Good News on Casting Hub/CastHub Refunds?

Kameron Badgers taping an audition

My 12-year-old grandson taping an audition in my dining room. His agent arranged the audition, reviewed the tape, and sent it to the casting director. He got a callback, and auditioned live for the director earlier this week. I did not pay anyone to “market” him to his agent, a casting director, or the film’s director or production company.

I’ve written often about Casting Hub and its cousins, and I’ve now heard from several hundred families who have had positive and negative experiences with them. At least once a week for the past year, I’ve heard from someone who tried (but failed) to get a refund after signing a contract and writing a check or using a credit card.

Nearly every time someone approached one of these companies for a refund, even in states with mandatory 3-day cancellation periods, the word I heard was “They won’t budge.”

Is it possible that this is changing? I certainly hope so. In the last 30 days, I’ve gotten three emails from people who told stories like this one:

“Hi Deb, I just wanted to let you know that I just received a notice of refund from Casting Hub/hub cast. Thank you for letting me know I was not alone.

“I took your advice and tried not to be threatening when they told me they would not give me a refund. I think they knew I was going to be a pain that they did not want to deal with when I told them that not giving me a refund was unacceptable and would result in numerous actions by me as I am retired (and have plenty of time to take any and all actions) and I’m not going to let this go.

Anyway I hope others are not taken advantage of like I feel we were.”

The advice referred to in the email above wasn’t actually from me — it was from another blog reader who saw a comment on the blog and offered their experience in successfully getting a refund from the company.

“I’m sorry to hear you ended up where I did. It does seem dishonest and unfair. I ended up emailing back and for with their COO, Abigail Baker. She had misunderstood what I had written in the first few emails and said that they take threats very seriously even internet ones. I had to calm down and be very objective. This is the final message that I wrote:

“Abigail,  I apologize if you believe that I am making threats or am committed to defame Cast Hub / Casting Hub. As a company with such a high reputation, you must already know that it takes consistent positive experiences to continue to maintain an earned reputation. You must certainly also know that you cannot censor the negative experiences when they do occur. I am not threatening to defame or destroy Cast Hub; I am merely reminding you that I truly understand the potential of sharing the experience that I am currently having with you. People who are on the fence and said ‘no’ once on the phone only to immediately be offered a ‘sponsorship’ should have the possibility to fully understand the consequences before they return for the callback audition Sunday morning.

“Similarly, the testimonial is going to be perceived differently if those who hear my experience are able to perceive that there is an honest and respectful company behind the sales pitch. So far, in my experience, I promise there is nothing in this conversation or in the sales pitch, up to this point, that will allow anyone to conclude that they can trust doing business with you. This is not a threat; it is merely a valid analysis. I’m sure you’d prefer for people to discover that you’re honest and that you really care about your customers.

“I am not making a threat when I say that I’m going to try, by any legal matter, to enforce the cancellation portion of this contract. As I’ve stated before, I was forced to sign an additional waiver after the original cancellation rights of the contract were explained to me, after I signed the contract and after the payment was completed. I believe this to be an unfair practice. Plus, who does it really hurt to free this sponsorship and award it to a family, who is in a position to be more readily committed? (However, it hurts both of us to not respect my request to cancel.)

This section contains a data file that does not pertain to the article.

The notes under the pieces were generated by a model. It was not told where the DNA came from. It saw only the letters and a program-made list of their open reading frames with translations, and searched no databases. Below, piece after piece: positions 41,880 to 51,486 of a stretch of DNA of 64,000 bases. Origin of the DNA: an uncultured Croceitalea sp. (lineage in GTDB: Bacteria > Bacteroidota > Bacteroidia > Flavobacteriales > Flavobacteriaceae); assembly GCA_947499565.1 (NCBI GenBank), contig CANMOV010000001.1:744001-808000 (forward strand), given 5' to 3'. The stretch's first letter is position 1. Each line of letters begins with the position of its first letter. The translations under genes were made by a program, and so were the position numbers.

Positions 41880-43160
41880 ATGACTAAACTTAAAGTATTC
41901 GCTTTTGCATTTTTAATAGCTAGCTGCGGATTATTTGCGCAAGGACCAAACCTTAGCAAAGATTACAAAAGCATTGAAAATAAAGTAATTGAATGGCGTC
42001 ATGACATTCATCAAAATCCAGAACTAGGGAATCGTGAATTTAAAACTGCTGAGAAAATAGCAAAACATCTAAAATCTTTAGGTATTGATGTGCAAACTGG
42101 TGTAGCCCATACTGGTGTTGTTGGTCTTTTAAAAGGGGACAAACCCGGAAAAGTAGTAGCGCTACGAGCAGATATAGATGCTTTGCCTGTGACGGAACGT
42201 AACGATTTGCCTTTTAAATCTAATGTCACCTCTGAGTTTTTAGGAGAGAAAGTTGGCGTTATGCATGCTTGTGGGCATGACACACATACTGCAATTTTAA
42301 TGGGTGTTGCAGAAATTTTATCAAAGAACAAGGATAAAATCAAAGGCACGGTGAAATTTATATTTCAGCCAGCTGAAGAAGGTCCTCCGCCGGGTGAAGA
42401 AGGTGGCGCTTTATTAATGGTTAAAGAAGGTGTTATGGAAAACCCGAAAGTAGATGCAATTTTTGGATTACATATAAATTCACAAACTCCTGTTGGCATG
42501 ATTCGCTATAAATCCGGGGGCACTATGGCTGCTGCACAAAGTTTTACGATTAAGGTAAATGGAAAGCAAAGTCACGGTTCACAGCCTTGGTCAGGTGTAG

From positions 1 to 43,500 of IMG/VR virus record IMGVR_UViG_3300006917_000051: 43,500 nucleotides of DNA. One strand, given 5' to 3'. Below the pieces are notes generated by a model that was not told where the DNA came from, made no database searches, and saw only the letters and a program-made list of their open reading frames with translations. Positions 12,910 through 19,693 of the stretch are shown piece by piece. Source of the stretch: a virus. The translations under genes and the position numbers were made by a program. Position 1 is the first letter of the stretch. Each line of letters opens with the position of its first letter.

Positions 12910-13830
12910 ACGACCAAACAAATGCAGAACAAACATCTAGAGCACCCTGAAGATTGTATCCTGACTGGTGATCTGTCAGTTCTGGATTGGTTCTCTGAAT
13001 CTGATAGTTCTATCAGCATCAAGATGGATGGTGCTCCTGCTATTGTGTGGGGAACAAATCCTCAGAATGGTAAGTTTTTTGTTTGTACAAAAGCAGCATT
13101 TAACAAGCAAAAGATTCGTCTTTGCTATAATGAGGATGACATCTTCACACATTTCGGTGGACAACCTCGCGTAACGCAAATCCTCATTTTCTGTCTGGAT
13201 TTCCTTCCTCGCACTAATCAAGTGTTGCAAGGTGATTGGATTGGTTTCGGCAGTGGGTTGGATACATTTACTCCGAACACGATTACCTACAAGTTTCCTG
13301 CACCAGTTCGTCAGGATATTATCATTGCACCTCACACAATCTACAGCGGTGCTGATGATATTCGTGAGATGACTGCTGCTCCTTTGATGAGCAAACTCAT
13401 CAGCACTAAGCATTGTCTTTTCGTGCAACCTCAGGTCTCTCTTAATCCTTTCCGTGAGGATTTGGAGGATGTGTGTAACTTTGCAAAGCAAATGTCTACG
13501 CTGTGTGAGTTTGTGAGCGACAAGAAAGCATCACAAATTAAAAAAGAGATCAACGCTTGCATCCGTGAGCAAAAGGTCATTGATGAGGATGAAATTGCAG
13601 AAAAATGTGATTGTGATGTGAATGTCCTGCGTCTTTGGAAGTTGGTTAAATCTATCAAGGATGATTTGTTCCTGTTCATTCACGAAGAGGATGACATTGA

“It appears that according to the sponsorship agreement, that I also signed, that we may revoke the sponsorship at any point in time. So, why can’t we revoke the sponsorship and re-enable the cancellation portion of the contract? It seems like an easy way to help both of us out.

“Thanks for working this out with me, Abigail.

“She did not write back personally to that email. Two days later I got an electronic refund receipt to which she responded: ‘DESPITE YOUR CONTRACTUAL OBLIGATIONS your refund has been issued (your receipt is below) and your account has now been closed. Please note that it can take up to 7 to 14 business days to process depending on your financial institution. Please have your financial institution contact me directly if there’s any discrepancy. Best of luck.’

“So, be consistent, be clear, and be objective. You may be able to work something out with them.

“In my research I also found this guide, which I think will be very useful to protect me from future scam-like-scenarious.

Don’t Cross the Invisible Line

When you are communicating with a company that you believe has treated you unfairly (or even committed a fraud), it’s easy to let anger take over. When it happens to me, I have to carefully watch what I say or write, because I am all too aware of the invisible line I can’t afford to cross. That’s the line between stating my case and outlining the situation in a forceful manner and making a statement that could wind up costing me even more than I’ve already lost.

What line? It’s the line where free speech — that is, my right to tell someone just how I feel and how badly I believe I have been treated — turns into defamation, extortion, or tortious interference.  (Tortious interference is the legal term that means interfering with a company’s ability to sell products or services to others, or persuading others to seek to break their contract with a company.)

I’ve covered this topic generally in blog posts like Are You Careful (Enough) In Your Online Reviews? , but the rules don’t just apply in published content — they apply to email and letters, too.  Here are some examples of what NOT to say when writing to someone about a refund:

  1. “If you don’t give me my money back, I will start telling everyone I can about what a crook you are.” (Could be extortion: they pay, or you will damage their reputation. Probably defamation: It’s defamatory to call someone a crook when they haven’t been convicted by a court.)
  2. “I publish a blog read by thousands of people (have hundreds of Twitter followers, know a lot of parents with kids in the business, etc.), and I am going to warn everybody not to do business with you.” (Tortious or contract interference: encouraging people not to hire someone or do business with someone.)